Friday, January 28, 2011, 3:00 p.m. – 4:00 p.m. at the Calvin Coolidge Conference, North Lobby, 1 National Life Drive, Montpelier – sixth floor.

The State of Vermont’s Department of Economic, Housing and Community Development will conduct a public hearing in preparation of developing its 2011 Action Plan for the HUD Consolidated Plan for 2010-2015, to hear views about the State’s housing and community development needs, including priority non-housing community development needs and development of proposed activities, and review past performance related to its HUD Consolidated Plan.

The plan constitutes the State’s application for, and outlines priorities for use of approximately $12 million in Federal funding provided annually to the State for the Community Development Block Grants (CBDG), Home Investment Partnerships (HOME), and Emergency Shelter Grants (ESG).  The goals of the plan are to provide decent housing, assure a suitable living environment, and expand economic opportunities for Vermont’s citizens. The State’s Consolidated Plan is available on the Department’s website

The date of the hearing is The hearing room is handicapped accessible.  Accommodations for persons with disabilities, and interpreters to meet the needs of non-english speaking persons will be made available upon request.  Requests should be directed to Arthur Hamlin at (802) 828-3211; TTY#1-800-253-0191, or in writing to Arthur Hamlin, Housing Program Coordinator, Vermont DEHCD, 1 National Life Drive, 6th Floor, Montpelier, VT  05620 by 4:30 p.m. Thursday January 20, 2011.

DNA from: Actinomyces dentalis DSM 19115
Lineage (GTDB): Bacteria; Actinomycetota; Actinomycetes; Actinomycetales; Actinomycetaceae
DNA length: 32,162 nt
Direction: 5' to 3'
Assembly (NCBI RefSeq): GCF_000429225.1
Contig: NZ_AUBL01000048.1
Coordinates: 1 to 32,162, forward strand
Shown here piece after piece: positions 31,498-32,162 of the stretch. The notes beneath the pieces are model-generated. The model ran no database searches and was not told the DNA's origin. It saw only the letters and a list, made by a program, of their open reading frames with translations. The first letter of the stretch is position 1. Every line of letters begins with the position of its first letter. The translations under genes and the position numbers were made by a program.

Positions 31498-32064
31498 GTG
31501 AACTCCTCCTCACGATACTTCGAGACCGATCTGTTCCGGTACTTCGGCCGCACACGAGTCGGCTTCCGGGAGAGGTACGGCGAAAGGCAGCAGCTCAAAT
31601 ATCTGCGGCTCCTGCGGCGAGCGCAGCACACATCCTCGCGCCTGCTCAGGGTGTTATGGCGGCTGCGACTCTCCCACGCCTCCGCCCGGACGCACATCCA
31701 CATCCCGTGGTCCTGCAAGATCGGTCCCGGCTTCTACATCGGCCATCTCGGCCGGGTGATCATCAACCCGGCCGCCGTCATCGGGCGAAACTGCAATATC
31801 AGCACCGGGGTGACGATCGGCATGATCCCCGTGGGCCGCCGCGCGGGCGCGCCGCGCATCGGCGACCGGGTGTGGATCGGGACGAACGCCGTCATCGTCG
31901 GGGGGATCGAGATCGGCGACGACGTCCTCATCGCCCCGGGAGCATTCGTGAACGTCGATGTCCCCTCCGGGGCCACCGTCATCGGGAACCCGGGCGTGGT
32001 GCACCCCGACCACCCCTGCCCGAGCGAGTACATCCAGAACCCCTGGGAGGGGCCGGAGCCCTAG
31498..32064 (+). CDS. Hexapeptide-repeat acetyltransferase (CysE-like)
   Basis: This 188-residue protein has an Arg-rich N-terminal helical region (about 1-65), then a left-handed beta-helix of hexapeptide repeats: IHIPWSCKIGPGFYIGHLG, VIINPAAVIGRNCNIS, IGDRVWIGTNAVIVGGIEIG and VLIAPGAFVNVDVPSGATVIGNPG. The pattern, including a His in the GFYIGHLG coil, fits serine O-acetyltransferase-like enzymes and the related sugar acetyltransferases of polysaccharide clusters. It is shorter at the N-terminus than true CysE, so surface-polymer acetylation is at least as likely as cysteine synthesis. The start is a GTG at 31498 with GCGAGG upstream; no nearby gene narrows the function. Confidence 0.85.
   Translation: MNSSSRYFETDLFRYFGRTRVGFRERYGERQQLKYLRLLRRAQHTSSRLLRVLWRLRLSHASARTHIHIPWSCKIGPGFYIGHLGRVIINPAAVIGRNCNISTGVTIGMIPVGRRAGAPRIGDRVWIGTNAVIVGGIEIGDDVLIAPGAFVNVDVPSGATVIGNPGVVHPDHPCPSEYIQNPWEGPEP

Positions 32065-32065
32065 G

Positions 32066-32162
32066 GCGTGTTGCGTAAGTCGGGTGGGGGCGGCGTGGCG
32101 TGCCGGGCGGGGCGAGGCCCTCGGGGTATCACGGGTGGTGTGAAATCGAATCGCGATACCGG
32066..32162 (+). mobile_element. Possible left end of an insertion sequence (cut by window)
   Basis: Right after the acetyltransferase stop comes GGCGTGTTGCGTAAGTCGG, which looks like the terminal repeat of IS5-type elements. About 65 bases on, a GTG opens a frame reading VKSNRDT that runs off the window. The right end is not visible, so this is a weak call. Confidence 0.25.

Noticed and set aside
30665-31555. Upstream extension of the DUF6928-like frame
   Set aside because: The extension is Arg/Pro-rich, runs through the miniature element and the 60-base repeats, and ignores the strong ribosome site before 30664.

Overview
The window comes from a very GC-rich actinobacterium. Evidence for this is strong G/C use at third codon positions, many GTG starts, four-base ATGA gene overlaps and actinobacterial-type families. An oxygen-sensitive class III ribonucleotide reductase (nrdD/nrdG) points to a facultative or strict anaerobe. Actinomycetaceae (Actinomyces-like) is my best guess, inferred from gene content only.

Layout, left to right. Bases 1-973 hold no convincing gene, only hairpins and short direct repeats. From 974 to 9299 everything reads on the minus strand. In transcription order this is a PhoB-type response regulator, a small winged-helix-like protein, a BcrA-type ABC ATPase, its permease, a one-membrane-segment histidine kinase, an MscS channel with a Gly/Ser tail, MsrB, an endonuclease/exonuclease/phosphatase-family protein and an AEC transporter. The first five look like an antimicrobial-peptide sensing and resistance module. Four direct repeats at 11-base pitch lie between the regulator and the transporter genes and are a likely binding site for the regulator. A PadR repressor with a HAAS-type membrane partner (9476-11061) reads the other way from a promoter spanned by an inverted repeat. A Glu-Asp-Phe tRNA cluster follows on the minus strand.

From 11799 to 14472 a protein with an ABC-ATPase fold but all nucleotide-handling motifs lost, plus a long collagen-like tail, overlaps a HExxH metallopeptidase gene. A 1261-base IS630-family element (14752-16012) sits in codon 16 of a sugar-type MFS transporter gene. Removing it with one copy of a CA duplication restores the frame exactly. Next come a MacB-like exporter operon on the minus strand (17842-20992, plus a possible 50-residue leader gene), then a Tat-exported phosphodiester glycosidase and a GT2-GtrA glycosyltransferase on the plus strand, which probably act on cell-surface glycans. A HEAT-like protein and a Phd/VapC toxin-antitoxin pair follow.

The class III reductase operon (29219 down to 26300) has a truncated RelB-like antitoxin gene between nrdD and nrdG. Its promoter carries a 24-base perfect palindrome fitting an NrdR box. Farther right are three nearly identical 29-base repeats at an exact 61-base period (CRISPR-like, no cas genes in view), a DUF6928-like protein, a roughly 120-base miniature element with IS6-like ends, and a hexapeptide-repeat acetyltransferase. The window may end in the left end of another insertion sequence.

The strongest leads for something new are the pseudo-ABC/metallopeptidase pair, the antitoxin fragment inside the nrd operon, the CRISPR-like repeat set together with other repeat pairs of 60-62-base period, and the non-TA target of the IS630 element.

The report indicates a troubled affordable housing market in the state of vermont, noting the following figures:

Vermont has among the very lowest vacancy rates in the nation;
About 62% of the lower income renter households lack housing they can afford;
Of the 26,000 lower income Vermonters who own their homes and have a mortgage, about 82% have housing expenses that consume more than 30% of their incomes

Vermont Housing Finance Agency 2010 Annual Report


“A $65,000 report commissioned by the administration of Gov. Jim Douglas has re-ignited a heated debate over the efficiency, effectiveness and priorities of Vermont’s affordable housing programs.”

The report makes recommendations for structural as well as policy changes to address a range of issues and to increase the efficiency of the state’s affordable housing programs.  At the core of the report is Vermont’s failure to keep pace with the need for affordable housing, estimated at a rate of “1,000 new units of subsidized housing every year to keep pace with the needs of the state’s 41,000 low-income renter households”.

Read the full story from the Burlington Press:

Will Vermont’s affordable-housing programs see changes?